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Big Brother’s Lessons for Marketers

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Big BrotherWith the spotlight on the NSA wiretapping programs and the smell of Big Brother still fresh, it’s worth reviewing a bit about those who have the most data, are best at using that data and have the most to gain from data. I am not talking about you, Uncle Sam, I am talking about you, the data-savvy marketer.

First, as much as it’s fun to act totally surprised and outraged at the recent revelations, let’s acknowledge that data recognition, collection and use is already happening across devices, platforms and media with express written consent of the consumer. That’s right, marketers get permission – implicitly and explicitly. When Google takes two or three letters to auto-populate a search that it deems interesting to you, it’s happening. And anyone with a Gmail account has seen ads optimized to the content of their conversations, while Facebook users are being told what other friends listen to on Pandora, and how many pigs they need to complete their Farmville pen. Oh the outrage! Why?

While none of us like the idea of a “peeping Tom,” we also have come to collectively understand that in a digitally-rich world, there is a trade-off between relevance and privacy. We quickly “connect” past those warnings and disclaimers in search of some sort of content nirvana. We do so knowing that our personal records are exposed, perhaps not realizing exactly how, to whom, and so forth. So the questions become: how do marketers create better personalized experiences and plan their next moves without scaring the consumer? And how much of that data can really be used to sell goods, anyway?

The answer to the latter is: it depends. It depends on which format, which platform, which channel, which creative asset or script or text or piece of audio a marketer is trying to bait the consumer to buy. Usually with retail for instance, the content problem is one of logistics – a rapidly diminished ROI emerges when companies look at matching every consumer with an original, made-for-you advertisement.

The truth: brands don’t necessarily need all that data.

The tip: Working with what you know, you can use persona development to inform your understanding of your target audience. Look at your customer data, determine a solid segmentation strategy and advertise to those personas. Look at purchase history, cart abandonment and a few key criteria to get you started.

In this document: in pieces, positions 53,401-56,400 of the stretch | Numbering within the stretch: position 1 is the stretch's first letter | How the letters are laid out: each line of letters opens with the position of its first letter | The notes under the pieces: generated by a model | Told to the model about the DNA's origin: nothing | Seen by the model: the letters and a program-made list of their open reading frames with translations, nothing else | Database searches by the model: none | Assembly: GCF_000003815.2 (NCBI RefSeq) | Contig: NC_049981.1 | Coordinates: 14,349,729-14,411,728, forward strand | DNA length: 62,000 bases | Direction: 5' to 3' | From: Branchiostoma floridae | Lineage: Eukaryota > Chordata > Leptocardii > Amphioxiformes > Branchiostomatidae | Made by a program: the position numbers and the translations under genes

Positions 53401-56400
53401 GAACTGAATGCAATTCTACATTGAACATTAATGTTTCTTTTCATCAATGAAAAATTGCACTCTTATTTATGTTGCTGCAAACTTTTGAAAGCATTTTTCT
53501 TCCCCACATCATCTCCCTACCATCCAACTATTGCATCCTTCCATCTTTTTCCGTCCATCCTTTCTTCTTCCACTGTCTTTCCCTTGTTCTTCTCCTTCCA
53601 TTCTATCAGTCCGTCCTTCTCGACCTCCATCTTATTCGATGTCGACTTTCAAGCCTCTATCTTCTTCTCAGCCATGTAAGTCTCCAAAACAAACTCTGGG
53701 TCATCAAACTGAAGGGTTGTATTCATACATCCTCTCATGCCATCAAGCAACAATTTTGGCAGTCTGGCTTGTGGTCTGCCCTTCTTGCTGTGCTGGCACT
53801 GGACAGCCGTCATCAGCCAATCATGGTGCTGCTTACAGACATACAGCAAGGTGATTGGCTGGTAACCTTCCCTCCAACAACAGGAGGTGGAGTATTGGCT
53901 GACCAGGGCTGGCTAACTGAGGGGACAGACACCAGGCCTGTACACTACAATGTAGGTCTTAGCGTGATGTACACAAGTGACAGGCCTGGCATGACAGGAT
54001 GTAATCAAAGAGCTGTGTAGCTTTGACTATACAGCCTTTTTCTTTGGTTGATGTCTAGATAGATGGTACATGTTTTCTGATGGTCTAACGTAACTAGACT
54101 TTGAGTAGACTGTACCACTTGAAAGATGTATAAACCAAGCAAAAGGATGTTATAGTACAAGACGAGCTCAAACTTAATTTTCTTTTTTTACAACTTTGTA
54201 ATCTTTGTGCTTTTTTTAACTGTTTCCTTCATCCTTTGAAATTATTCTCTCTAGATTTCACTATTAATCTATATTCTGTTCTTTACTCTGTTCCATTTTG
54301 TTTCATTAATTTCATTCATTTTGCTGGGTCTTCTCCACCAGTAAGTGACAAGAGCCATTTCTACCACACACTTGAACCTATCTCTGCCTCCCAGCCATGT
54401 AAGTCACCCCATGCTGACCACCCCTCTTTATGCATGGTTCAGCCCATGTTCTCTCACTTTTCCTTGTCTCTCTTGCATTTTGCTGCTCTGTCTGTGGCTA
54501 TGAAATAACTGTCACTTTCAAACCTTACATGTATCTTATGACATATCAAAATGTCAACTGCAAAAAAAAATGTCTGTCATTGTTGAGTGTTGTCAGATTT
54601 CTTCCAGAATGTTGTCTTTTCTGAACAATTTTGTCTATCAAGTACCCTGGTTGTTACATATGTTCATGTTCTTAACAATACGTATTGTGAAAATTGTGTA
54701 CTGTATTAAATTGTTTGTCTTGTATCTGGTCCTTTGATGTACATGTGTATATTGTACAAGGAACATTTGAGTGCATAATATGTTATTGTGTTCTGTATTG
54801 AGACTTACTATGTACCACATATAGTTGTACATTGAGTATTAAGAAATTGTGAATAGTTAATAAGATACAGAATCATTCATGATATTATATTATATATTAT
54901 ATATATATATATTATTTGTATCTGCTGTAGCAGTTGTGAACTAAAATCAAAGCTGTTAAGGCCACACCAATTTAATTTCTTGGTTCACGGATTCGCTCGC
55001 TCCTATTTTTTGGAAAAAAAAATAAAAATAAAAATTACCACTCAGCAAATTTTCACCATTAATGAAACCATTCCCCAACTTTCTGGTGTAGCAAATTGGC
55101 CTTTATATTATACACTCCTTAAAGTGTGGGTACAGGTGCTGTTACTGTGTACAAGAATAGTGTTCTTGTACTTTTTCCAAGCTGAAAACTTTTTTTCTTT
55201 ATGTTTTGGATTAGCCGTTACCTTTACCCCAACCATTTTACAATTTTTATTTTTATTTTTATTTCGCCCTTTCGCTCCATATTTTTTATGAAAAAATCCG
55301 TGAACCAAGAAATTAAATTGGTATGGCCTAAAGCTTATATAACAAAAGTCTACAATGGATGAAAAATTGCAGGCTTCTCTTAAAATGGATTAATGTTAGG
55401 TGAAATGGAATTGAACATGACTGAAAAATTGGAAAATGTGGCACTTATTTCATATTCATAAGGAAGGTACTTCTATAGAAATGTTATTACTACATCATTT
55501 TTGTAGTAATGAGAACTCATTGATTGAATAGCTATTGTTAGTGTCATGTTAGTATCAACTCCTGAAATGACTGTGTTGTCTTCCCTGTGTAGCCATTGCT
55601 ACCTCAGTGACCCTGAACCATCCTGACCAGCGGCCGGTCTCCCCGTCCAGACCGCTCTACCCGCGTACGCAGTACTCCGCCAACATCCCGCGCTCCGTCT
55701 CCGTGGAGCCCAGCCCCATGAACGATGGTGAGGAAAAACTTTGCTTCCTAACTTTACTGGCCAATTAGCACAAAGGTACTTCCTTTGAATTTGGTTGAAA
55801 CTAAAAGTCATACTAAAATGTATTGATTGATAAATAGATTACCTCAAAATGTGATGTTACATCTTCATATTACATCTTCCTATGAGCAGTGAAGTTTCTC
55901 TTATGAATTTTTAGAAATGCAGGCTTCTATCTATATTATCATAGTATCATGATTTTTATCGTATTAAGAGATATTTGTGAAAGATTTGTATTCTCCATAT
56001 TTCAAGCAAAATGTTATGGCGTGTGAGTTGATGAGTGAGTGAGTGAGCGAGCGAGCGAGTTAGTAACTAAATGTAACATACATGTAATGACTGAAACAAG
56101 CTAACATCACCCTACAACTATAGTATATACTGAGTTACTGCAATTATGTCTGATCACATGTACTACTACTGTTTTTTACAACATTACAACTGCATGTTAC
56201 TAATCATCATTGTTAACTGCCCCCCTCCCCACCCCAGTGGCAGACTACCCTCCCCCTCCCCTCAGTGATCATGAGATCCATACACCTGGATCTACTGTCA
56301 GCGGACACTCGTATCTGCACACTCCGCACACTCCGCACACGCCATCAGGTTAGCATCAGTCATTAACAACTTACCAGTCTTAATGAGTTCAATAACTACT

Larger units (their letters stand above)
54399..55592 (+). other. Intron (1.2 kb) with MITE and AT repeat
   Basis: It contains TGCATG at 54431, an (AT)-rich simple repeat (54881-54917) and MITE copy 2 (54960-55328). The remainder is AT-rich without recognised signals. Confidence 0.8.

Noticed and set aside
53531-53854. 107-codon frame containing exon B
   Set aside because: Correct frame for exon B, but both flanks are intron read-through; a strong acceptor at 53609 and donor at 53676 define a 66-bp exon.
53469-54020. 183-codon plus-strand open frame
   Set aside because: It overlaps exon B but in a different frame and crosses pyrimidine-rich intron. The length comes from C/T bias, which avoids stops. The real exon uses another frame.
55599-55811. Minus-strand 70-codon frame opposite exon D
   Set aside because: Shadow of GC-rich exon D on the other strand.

Now, to the question of being scary. Again, it depends on the variables of platform, channel, assets and contextual information. But the rule of thumb is this: relevance matters, but the way it’s expressed matters even more.

If you’re going to collect data in the name of a “customized experience” then you actually have to follow through and customize the experience  For instance, if a customer creates a profile (or a purchase history) within your website indicating their interests are fashion and cosmetics, don’t ONLY market things in that category to them.

Also, watch the throttle. Having permission does not mean you have to use it at every turn. App makers are realizing just because they are granted the right to push alerts to a social graph doesn’t mean every action should pushed to everyone. Watching the email frequency, the texting and push alerts are all new tools that marketers need to use with care.

Respecting privacy and creating personalized experiences don’t have to be mutually exclusive. Marketers have the necessary assets at their fingertips without having to cross the privacy threshold, It’s simply a matter of managing those assets strategically and delivering on your brand and promotional promises.

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Michael Caccavale

As the leader of Pluris, CEO Michael Caccavale is the innovator and forward-thinker behind the company’s marketing enablement, analytic and optimization solutions.

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